Journalism in the service of society

The Great Highlife series: Oliver de Coque… The grassroots highlifer

IF Oliver De Coque is enjoying popularity of widespread nature today, it is perhaps partly due to the massive exposure he received in recent times –from the popular Golden Tones concerts. 

This affirms the essence of live performance, its ability to develop an artiste, its role in bringing the performing artiste to the limelight. But Oliver has always been there, making some appreciably remarkable impact.

Along with Stephen Osita Osadebe, he has reduced highlife to a monotonous routine, a mere social music type which generates mass appeal at grassroots level.

This approach just keeps a repetitive rhythmic pattern going, with singers running social commentaries, usually of the praise – singing type.

Poplar though this trend is, it has achieved little or nothing in terms of evolution and dynamic progression. Musically, it has taken the development of the music backwards – far beyond the emotive ‘palm wine’ of the early formative years of the ‘20s where pioneering highlife legends sounded deeply evocative in terms of melodic exploration, vocal expression even as they were blues – based in guitar- picking and percussive in their rhythmic approach. The music had a definite format in terms of structure.

 However, Oliver took off in 1976 with a guitar-dominated approach deeply influenced by the soul –lifting beat of the Congo – Zairean sound. Oliver’s influences apparently were the likes of Franco Luambo Makiadi of O.K. Jazz, Rochereau, Zaiko, Kale and the entire guitar – picking sorcerers of the rumba region of Central Africa.

These were the traits that manifested themselves in such early recorded materials as I salute Africa done in 1979 to add his own voice to the Ikwokhilikwo movement triggered by Ikenga Super Stars as a post Nigerian Civil War offering – a fusion of the exotic sound of Congo Zaire with the traditional rhythms of the Igbo people. His absolute dedication to People’s Club gave the record a big boost in terms of commercial success and brought him into prominence, giving him the same rating with The Ikenga Superstars and Prince Nico Mbarga-led Rocafil Jazz, which were already firmly established in terms of popularity and acceptance in this new sound genre.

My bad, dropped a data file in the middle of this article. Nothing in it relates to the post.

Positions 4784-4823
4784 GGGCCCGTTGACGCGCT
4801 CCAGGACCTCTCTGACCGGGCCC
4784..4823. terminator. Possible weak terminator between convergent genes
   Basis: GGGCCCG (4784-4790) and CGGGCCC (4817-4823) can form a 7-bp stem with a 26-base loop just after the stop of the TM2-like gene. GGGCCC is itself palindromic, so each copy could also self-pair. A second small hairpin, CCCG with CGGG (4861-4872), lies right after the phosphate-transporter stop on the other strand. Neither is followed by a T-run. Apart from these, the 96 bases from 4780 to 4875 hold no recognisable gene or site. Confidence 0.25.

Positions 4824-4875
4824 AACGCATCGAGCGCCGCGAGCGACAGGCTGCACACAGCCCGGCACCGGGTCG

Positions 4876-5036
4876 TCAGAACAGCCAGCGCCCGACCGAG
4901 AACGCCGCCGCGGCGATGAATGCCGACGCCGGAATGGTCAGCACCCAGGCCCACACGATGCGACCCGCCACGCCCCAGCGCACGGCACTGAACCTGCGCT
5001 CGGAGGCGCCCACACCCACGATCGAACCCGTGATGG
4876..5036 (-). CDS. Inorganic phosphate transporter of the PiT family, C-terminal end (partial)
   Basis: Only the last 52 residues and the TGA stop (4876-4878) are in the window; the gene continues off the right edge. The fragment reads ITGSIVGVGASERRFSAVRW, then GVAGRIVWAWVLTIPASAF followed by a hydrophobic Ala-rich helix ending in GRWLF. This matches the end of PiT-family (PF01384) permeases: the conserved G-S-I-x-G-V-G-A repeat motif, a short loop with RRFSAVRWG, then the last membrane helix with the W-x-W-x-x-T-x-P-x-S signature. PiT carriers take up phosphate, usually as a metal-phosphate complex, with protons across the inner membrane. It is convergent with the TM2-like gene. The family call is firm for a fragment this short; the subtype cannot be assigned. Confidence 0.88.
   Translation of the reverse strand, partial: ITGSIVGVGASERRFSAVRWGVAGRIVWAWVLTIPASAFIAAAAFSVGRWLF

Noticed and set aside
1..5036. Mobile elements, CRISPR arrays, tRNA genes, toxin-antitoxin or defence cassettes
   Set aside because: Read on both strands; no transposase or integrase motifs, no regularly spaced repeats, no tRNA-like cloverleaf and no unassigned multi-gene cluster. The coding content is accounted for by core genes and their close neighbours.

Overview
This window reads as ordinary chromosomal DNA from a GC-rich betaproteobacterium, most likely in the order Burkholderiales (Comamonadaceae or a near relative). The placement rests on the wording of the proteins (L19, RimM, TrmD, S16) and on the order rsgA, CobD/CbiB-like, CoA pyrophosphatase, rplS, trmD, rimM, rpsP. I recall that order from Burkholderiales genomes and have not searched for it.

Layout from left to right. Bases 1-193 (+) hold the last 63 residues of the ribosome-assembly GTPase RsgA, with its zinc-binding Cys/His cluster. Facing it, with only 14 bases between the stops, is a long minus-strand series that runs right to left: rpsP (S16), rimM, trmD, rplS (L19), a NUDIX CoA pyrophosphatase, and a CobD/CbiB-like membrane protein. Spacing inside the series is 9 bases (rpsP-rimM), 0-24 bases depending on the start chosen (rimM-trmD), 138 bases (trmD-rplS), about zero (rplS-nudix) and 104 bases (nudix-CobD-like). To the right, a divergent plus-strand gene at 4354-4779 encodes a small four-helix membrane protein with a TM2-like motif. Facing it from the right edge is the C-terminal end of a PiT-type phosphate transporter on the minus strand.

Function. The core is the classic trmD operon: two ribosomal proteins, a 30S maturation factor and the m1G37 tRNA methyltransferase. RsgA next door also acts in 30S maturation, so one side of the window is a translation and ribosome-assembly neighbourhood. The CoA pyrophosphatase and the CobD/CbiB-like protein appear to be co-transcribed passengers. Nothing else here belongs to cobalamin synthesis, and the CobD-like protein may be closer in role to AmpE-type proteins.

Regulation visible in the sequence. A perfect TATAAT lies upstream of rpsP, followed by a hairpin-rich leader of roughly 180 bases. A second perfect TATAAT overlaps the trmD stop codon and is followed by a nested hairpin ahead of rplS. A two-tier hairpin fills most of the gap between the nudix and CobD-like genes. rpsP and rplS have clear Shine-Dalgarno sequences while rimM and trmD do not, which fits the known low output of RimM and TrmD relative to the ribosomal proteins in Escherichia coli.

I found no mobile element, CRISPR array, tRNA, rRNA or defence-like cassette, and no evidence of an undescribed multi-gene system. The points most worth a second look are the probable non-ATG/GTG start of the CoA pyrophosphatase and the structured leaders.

Previously in 1978, Oliver recorded a colourful album with such original compositions as Ife Chi Kwulu Geme,, Onye Zogbulu Nwambe, Baby Don’t cry, and Go call the police. It did not make any noticeable impact but in 1980, he consolidated himself on the scene after the success of his 1979 outing with another praise-singing offering which he dedicated to Omeokachi Social Club of Nigeria – with Ugbala, Kuwa Kilibe, Ukadinobi  and Ife chi nye lonye as supportive items.

Oliver apparently reached the peak of his performing career in 1982 with the release of Funny Identity, a big hit which remained on the then Nigerian Social Music Top 10 chart of Radio Nigeria 2 for several months running.

Funny Identity as a musical performance marked the beginning of a new sound identity for Oliver, whose imitative Congo-Zairean style now changed to a brand of highlife targeted at the grassroots audience.

Limited though the music was in terms of progression, it was full of meaning and the message was quite appealing, a quality which has continued to characterise all his songs, bearing him out as a prolific lyricist who makes sure that his lines are logical and  sensible.